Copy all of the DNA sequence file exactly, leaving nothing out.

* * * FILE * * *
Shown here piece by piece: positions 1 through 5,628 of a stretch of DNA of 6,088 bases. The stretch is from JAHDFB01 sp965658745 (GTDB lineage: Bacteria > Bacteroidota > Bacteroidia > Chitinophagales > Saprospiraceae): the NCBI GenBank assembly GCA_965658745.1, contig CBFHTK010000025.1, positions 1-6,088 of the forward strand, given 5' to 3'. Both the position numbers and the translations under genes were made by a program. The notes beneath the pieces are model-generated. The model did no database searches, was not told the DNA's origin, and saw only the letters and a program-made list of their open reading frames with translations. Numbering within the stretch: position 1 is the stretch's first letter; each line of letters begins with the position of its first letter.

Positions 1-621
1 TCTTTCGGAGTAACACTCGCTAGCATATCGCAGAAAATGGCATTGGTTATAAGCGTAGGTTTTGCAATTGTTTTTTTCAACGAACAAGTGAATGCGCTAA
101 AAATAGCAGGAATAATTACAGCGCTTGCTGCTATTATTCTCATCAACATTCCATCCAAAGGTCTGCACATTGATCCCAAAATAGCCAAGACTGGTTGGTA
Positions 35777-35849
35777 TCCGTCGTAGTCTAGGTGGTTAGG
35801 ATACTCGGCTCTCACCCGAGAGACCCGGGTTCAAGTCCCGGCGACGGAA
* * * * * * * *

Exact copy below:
Shown here piece by piece: positions 1 through 5,628 of a stretch of DNA of 6,088 bases. The stretch is from JAHDFB01 sp965658745 (GTDB lineage: Bacteria > Bacteroidota > Bacteroidia > Chitinophagales > Saprospiraceae): the NCBI GenBank assembly GCA_965658745.1, contig CBFHTK010000025.1, positions 1-6,088 of the forward strand, given 5' to 3'. Both the position numbers and the translations under genes were made by a program. The notes beneath the pieces are model-generated. The model did no database searches, was not told the DNA's origin, and saw only the letters and a program-made list of their open reading frames with translations. Numbering within the stretch: position 1 is the stretch's first letter; each line of letters begins with the position of its first letter.

Positions 1-621
1 TCTTTCGGAGTAACACTCGCTAGCATATCGCAGAAAATGGCATTGGTTATAAGCGTAGGTTTTGCAATTGTTTTTTTCAACGAACAAGTGAATGCGCTAA
101 AAATAGCAGGAATAATTACAGCGCTTGCTGCTATTATTCTCATCAACATTCCATCCAAAGGTCTGCACATTGATCCCAAAATAGCCAAGACTGGTTGGTA
Positions 35777-35849
35777 TCCGTCGTAGTCTAGGTGGTTAGG
35801 ATACTCGGCTCTCACCCGAGAGACCCGGGTTCAAGTCCCGGCGACGGAA